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Peloton Stock: Why Wall Street Is Still Bullish

Despite its shares being in free fall, the Wall Street consensus remains bullish on PTON. Here's why.

Peloton  (PTON) - Get Peloton Interactive, Inc. Class A Report was one of the most talked-about stocks on the web last week. It plummeted more than 20% in just one trading session after the media reported the company will halt production, close several stores, and lay off staff.

However, on January 20, the company released preliminary second-quarter financial results that were in line with Wall Street expectations.

Peloton saw tremendous growth during the pandemic due to the closure of gyms and offices. However, since the world has reopened, its stock has suffered significant losses — more than 80% from its 2020 peak.

Although Peloton stock is near all-time lows, Wall Street experts remain bullish on PTON. They think right now is a good opportunity to buy it cheap.

Let's look further.

Figure 1: Peloton Stock: Why Wall Street Is Still Bullish

Figure 1: Peloton Stock: Why Wall Street Is Still Bullish

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It's All About Growth

The COVID pandemic brought chaos to much of the economy. However, companies that rode the wave of "stay at home" trends saw accelerated growth in 2020. That was certainly the case with Peloton, whose interactive fitness products filled a void left by gym closures.

Peloton recorded revenue growth of over 200% in the first quarter of its fiscal 2020, compared to 2019. It continued to record growth of over 100% through the third quarter, driven by significant subscriber growth that more than doubled in 2020.

Figure 2: Peloton conected fitness subscribers growth.

Figure 2: Peloton conected fitness subscribers growth.

However, although growth in 2021 was lower than in 2020, it remained strong. Peloton registered more than 1 million new connected fitness subscribers last year.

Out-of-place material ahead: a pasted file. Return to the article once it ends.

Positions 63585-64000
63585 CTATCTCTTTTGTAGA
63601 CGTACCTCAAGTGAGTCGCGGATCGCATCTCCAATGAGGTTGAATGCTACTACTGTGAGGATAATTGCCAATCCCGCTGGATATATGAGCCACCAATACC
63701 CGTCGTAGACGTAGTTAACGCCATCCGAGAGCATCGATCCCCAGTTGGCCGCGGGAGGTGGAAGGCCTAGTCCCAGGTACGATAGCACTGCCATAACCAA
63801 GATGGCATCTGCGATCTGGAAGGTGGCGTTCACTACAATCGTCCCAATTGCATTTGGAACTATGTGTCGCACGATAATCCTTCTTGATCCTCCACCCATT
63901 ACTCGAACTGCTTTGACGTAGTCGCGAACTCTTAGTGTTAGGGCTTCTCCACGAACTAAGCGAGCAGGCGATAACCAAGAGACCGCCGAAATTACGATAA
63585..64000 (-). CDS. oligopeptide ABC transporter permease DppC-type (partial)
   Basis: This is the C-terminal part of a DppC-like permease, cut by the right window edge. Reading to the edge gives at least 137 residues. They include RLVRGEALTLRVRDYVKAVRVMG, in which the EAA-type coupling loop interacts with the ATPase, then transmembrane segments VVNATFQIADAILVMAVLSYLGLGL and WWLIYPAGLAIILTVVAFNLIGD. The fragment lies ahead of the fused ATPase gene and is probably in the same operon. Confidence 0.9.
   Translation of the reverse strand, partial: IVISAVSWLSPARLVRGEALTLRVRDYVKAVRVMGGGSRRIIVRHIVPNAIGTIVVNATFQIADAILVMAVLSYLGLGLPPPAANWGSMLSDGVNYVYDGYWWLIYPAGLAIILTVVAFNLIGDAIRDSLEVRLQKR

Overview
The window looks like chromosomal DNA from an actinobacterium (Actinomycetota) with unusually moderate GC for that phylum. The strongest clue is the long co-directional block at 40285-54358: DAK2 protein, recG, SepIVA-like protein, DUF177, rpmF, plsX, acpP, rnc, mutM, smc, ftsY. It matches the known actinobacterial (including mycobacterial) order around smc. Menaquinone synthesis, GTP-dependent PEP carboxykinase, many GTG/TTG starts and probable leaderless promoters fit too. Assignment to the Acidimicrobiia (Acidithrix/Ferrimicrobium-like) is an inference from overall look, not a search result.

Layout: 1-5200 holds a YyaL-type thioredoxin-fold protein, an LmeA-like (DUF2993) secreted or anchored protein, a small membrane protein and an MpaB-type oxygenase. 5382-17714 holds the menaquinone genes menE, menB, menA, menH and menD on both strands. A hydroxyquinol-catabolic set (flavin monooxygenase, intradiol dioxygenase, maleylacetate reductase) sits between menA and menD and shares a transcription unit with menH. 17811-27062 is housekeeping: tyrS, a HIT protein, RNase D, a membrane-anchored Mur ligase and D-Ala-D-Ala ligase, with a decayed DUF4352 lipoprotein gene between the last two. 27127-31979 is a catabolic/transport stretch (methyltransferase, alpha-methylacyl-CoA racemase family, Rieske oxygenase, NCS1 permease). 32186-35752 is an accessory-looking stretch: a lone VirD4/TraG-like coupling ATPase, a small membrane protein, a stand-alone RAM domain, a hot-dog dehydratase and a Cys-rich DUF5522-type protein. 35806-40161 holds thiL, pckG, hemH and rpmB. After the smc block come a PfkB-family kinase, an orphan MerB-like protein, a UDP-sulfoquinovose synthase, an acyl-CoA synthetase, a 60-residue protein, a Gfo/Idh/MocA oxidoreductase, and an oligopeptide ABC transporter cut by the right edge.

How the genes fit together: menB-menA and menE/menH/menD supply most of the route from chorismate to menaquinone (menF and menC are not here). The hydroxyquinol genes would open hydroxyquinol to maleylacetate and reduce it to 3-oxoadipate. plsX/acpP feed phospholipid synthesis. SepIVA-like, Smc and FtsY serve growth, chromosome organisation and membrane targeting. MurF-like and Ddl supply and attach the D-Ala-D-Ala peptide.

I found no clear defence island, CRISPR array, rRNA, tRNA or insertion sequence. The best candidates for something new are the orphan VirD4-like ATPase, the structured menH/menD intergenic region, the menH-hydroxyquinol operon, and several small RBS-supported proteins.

The company is slated to release second-quarter earnings results on February 8. But last year, Peloton management reported preliminary results that beat Wall Street expectations. For the quarter, Peloton said it expects revenues of approximately $1.14 billion, versus previously provided guidance of $1.1 billion to $1.2 billion.

Peloton Stock Drops

Despite these preliminary results beating the experts' expectations, Peloton stock lost more than 20% when the media reported that the company is planning to cut more than 40% of its sales and marketing staff, to close 15 retail stores, and to temporarily halt the production of its connected bike and treadmill.

CEO John Foley denied this latter claim.

But despite mounting pressure on PTON stock, Wall Street analysts have remained bullish on the company for the long term.

The current consensus is that PTON remains a moderate buy with an average price target of $53.25, indicating an upside of almost 90%.

Stifel Nicolaus upgraded Peloton stock from a hold to a buy, keeping the price target at $40. The firm remarked that the share price has corrected itself relative to underlying business conditions.

Oppenheimer cut its price target nearly in half, from $85 to $40, based on pre-announced weak second-quarter net customer additions. But the firm still remains bullish on Peloton’s business model for the long term.

And Deutsche Bank significantly decreased its price target for Peloton to $42 from $76 but remains bullish on PTON. The firm noted that a reassuring letter from CEO John Foley and the pre-announced second-quarter results would help calm some of the selling pressure.

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(Disclaimers: this is not investment advice. The author may be long one or more stocks mentioned in this report. Also, the article may contain affiliate links. These partnerships do not influence editorial content. Thanks for supporting Wall Street Memes)